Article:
1. Does the client have a corporate social responsibility mandate?
  2. Are they actively engaged in a carbon reduction/measuring program?
  3. What type and size of space will they need based on current and future needs?
  4. How does location factor into sustainable design goals?
  5. What do the potentially selected building's age, energy efficiency and operations and maintenance look like?


  1. Can the client/tenant lease be structured in a manner that augments value to the client's internal mandates and goals such as a carbon reduction/measurement program?
  2. What are the potential budget ramifications in selecting a building whose age, energy efficiency and maintenance are issues?
  3. Time is money. What is the most cost-effective way to get the client's needs met while saving time and money? Will overtime or off-hours be required for construction for a particular building selection? How will that impact the bottom line?
  4. What types of municipal/federal incentives are available for a sustainable project based on one location vs. another? Besides green related assistance, is the potential building site located in a city that will give additional incentives to attract job creation?


  1. What are the generational demographics within the corporate structure that will occupy the space?
  2. Is the surrounding neighborhood developmentally dense?
  3. Is there access to cost-effective employee wellness amenities such as green space or bike trails?
  4. How long is the client looking to remain in the new space? Is it possible to sign a lease that is 10 years or longer to minimize churn on building stock?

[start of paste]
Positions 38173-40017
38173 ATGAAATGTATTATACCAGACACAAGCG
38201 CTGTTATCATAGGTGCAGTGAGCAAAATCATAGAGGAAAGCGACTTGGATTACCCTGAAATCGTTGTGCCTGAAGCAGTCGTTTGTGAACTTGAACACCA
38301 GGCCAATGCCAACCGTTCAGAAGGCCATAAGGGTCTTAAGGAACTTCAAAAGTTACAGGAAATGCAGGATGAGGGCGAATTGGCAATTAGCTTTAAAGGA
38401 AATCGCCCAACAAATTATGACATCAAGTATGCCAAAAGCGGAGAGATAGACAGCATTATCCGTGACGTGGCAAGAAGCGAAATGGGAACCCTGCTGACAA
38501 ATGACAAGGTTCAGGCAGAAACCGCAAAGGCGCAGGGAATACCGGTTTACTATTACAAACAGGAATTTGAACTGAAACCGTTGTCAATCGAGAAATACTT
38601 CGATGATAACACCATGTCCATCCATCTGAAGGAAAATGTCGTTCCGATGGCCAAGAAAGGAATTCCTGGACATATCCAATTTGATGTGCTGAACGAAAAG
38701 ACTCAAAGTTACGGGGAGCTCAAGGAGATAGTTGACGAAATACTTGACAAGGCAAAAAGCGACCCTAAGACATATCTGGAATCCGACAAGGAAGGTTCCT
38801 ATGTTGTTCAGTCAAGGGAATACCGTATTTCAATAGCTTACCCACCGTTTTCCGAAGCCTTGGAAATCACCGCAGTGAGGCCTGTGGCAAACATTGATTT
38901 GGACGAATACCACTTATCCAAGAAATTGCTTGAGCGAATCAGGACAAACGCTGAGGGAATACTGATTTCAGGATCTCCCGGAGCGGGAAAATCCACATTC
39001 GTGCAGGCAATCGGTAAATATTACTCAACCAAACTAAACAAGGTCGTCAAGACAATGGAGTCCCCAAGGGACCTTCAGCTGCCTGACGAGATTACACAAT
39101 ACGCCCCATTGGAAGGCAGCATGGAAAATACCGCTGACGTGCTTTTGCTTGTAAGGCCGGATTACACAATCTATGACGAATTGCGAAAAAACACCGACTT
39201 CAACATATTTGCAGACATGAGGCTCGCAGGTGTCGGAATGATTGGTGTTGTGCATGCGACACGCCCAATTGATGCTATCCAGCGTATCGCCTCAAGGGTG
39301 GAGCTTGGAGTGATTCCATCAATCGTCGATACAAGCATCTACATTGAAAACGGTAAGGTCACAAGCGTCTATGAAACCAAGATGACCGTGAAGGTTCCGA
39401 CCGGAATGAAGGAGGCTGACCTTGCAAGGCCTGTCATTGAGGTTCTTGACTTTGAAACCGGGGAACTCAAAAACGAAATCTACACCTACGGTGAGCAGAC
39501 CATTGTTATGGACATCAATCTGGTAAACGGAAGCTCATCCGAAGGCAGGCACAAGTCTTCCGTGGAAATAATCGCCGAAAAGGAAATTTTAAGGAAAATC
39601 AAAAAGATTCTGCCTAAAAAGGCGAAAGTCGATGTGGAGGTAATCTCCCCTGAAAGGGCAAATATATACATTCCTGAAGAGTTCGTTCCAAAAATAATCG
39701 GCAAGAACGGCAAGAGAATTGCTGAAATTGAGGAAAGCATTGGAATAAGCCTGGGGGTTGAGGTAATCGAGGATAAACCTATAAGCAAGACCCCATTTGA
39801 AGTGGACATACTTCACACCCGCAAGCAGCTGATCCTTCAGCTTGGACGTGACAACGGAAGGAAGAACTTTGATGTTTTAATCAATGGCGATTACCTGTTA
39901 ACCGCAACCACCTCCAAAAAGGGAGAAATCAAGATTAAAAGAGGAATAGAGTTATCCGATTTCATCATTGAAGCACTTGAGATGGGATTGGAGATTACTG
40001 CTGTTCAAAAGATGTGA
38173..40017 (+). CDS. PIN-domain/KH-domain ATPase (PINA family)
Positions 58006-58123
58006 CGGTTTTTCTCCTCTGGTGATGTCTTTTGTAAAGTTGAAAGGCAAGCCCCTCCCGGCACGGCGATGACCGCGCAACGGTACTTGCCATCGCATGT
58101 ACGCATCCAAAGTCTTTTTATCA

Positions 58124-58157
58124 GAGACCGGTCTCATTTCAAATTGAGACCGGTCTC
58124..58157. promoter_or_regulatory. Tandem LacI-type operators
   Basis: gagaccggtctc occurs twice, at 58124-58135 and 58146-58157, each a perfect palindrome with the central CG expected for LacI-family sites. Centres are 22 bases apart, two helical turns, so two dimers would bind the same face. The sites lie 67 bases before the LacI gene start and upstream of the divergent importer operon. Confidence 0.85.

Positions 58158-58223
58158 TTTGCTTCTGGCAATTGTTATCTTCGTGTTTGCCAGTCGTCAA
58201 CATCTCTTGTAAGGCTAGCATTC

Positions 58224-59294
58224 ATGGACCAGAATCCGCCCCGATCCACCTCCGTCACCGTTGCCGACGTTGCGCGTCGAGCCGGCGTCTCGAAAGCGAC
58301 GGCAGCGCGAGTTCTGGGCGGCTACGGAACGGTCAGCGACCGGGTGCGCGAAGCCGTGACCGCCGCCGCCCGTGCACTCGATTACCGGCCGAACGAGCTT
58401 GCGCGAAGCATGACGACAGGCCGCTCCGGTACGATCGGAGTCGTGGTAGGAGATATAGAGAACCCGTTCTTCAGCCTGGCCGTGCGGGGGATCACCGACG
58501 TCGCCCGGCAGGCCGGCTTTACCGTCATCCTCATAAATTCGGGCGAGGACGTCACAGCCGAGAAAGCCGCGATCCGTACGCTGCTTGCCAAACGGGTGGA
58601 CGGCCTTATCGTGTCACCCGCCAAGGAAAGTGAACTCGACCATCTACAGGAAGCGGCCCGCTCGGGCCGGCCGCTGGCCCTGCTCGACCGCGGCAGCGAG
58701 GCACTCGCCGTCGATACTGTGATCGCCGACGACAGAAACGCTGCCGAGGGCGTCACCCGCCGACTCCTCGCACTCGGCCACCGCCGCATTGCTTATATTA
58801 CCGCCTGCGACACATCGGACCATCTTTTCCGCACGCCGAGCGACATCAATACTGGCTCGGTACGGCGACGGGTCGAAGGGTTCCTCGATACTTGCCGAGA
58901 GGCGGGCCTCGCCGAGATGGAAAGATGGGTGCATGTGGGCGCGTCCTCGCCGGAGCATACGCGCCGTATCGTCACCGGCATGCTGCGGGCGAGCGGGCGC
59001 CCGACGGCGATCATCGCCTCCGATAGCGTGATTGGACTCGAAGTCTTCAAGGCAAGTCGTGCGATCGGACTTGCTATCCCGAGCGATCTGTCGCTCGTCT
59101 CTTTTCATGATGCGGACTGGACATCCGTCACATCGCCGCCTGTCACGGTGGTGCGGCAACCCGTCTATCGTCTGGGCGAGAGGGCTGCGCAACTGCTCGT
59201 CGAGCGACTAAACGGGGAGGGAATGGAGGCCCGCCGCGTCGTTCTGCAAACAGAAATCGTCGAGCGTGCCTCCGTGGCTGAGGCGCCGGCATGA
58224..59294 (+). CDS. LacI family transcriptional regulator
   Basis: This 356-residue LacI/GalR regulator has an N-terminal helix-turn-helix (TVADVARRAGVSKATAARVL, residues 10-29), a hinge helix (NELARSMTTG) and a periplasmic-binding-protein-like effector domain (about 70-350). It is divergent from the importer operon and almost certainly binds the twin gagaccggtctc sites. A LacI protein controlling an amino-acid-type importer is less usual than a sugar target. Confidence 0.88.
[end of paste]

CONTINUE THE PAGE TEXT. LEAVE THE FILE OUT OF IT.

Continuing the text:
5. Is the client interested in promoting the sustainable features of the project externally as well as internally? Would the client like to share by offering educational tours or by offering ancillary spaces such as conferences and board rooms to support causes that relate to their corporate social responsibility mandates or initiatives?

The same process can be replicated from start to completion to keep the overlapping and delicate nature of these types of projects in balance by starting to cross the chart. Additional questions to consider include:

  • What if the client's needs, goals and program experience a delay (such as site selection) that would keep the project from being ready for months beyond the needed move in date?
  • What are the budget and schedule ramifications?
  • Is it worth it for the client to extend their current lease at a costly option if waiting means moving into a highly energy-efficient space that will easily recover that cost within months?

Applying this method to a willing and communicative team can yield high success rates.